Crêpes Known by Other Names
In Italy, crêpes are called Crepsella. In areas of Eastern Europe, the meal is called Palacsinta (Hungarian), Palaèinka (Bosnian, Serbian,Bulgarian, Macedonian, Czech, Croatian and Slovenian), Palacinka (Slovak), Palatschinken (in Austria); the Romanian word for crêpe is clãtitã. In Danish, it’s Pandekage, in most German regions it’s Pfannkuchen, and in Dutch it’s Pannekoeken. The Polish version is called Naleœniki. In the Spanish region of Galicia, they’re called “Filloas”, and may also be made with pork blood instead of milk. In the Balkan region such as the countries of Albania, Montenegro, and Serbia, Palacinka may be eaten with fruit jam, feta cheese, sugar, honey, or the hazelnut-chocolate cream Nutella not unlike blintz, whose preparation is otherwise similar.
Types of Crêpes
A sweet crêpe opened up, with whipped cream and strawberry sauce made with buckwheat flour came to North America from Southwest Asia and also spread to Eastern Europe, where a similar meal, called blintz, also developed.
A sweet crêpe served with strawberries and whipped cream Mille crêpe is a French cake made of many crêpe layers. “Mille” (“mil”) means “a thousand,” implying the many layers of crêpe.
Another standard French and Belgian crêpe is the crêpe Suzette, a crêpe with lightly grated orange peel and liqueur (usually Grand Marnier) which is subsequently lit. In 1895, grand chef Henri Charpentier worked for the Café de Paris in Monaco, where he helped make the crêpe an important food in the fine restaurant. One evening, the Prince of Wales dined at the Café de Paris, and requested a luxurious crêpe dessert. In a moment of inspiration, Charpentier threw some orange and brandy onto a crêpe and lit the whole thing on fire. The iconic crêpe Suzette was born, and named after the Prince’s dinner guest that evening.
Cherry Kijafa Crêpes are also common and are made with a traditional crêpe base, but filled with cherries simmered in a Kijafa wine sauce.
Making Low Carb, Keto, Gluten Free Crêpes
A constant challenge in our house is the varying tastes between my husband and I when it comes to food. I’m the daring and adventurous one. I try to make my foods when he cannot see what is happening in the ingredients and if he likes it than he is none the wiser. One of the biggest challenges I have found trying to bake with low carb gluten free ingredients is getting them to stay together.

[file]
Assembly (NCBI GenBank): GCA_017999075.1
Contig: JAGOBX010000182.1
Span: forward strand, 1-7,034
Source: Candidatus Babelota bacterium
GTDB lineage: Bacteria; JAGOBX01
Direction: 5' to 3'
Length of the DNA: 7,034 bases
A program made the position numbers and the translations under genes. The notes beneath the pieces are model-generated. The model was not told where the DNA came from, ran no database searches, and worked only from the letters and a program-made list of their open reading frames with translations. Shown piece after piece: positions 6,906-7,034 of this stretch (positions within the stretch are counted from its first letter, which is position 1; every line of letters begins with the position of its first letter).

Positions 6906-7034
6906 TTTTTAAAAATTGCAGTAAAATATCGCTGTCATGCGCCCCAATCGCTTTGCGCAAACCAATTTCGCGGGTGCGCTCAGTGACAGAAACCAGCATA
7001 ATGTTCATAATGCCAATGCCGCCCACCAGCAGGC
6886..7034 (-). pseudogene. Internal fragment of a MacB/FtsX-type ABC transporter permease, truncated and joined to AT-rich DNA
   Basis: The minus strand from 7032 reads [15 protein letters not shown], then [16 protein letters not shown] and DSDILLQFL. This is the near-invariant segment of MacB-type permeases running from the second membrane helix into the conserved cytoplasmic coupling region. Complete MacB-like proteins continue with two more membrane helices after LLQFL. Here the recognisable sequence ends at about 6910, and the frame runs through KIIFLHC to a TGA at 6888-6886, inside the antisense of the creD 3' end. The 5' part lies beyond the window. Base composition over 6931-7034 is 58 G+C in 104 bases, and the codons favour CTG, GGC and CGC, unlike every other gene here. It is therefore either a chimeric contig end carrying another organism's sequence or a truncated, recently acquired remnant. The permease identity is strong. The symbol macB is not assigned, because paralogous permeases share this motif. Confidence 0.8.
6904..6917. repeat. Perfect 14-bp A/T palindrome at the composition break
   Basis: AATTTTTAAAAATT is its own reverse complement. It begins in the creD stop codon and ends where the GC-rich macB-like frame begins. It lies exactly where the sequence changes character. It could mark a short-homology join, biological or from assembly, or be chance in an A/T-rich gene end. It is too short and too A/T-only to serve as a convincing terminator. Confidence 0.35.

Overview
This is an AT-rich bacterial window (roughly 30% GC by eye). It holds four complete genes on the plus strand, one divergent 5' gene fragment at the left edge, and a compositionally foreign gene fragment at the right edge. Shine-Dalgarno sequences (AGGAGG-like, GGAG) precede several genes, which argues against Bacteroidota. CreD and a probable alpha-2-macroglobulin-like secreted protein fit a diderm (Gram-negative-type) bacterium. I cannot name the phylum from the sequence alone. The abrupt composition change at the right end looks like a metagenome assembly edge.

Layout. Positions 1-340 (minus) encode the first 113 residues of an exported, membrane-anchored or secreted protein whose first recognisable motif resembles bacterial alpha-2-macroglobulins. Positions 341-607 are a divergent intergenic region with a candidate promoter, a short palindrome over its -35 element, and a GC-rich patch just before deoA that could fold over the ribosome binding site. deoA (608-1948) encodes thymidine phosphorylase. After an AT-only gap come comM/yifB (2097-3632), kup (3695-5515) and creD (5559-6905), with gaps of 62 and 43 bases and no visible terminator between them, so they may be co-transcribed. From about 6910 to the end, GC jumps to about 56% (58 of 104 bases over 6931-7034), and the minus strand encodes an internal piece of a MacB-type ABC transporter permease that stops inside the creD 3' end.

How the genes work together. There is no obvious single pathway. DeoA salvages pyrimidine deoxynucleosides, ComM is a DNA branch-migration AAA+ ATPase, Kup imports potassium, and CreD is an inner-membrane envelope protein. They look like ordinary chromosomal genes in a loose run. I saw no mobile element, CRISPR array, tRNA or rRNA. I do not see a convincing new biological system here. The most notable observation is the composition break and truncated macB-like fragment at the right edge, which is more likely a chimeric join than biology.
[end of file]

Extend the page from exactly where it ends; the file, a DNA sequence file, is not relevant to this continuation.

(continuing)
In regular crêpes made using wheat flour, the gluten helps to bind them together. You can make them as thin as you want, and they will still bend and fold. That however is not the case with many gluten-free flours, and virtually all low carb flours.
To help bind your crêpes together you must add a secret ingredient! Add some Aspen Protein Grass-fed Beef Gelatin! Its more common use is for sugar-free gummy bears, but it works great in making dough’s and batters behave as they should. Not to mention you get the benefits of collagen from gelatin, too.
I know gelatin might sound a little strange for crêpes, but trust me, it works. It acts as a binder, so these Keto crêpes will bend, roll and fold just like real ones! You won’t taste the difference, I promise.
The process for how to make Keto Crêpes with almond flour is really quick and easy. It’s not too different from making regular crêpes. Except the first step.
To start, you will need to “bloom” the grass-fed beef gelatin, which basically means mixing the powder with water. It will expand and thicken in a few minutes.
Puree the batter together until smooth, then add the thick gelatin mixture and blend again. The batter will be similar to normal crêpe batter (runny), but can be just a tiny bit thicker. If it’s super thick, add a bit more water gradually to thin it out.
Now, you can make the gluten-free crêpes in a hot pan on the stove, just as you would normal ones.
Nine Tips for making Perfect Crêpes Every Time
- Use the right size pan. An 9.5-inch pan works great. This recipe is more difficult if you try to use a larger one.
- Use a pan with a heavy bottom. It transfers and maintains heat better, translating to better crêpes.
- Heat the pan gradually. If you heat the pan too fast, it will likely overheat, you’ll have to reduce the heat to compensate, then increase again. Instead, heat it over medium-low and be patient as it heats up.
- Make sure the pan is hot, but not too hot. I know that sounds confusing. What I mean is, heat the pan at medium-low (or sometimes medium), not higher, but give it enough time at this temperature to heat up before you begin cooking. If the pan is too cold, the crêpe batter will stick. If it’s too hot, the crêpes will be crispy instead of soft.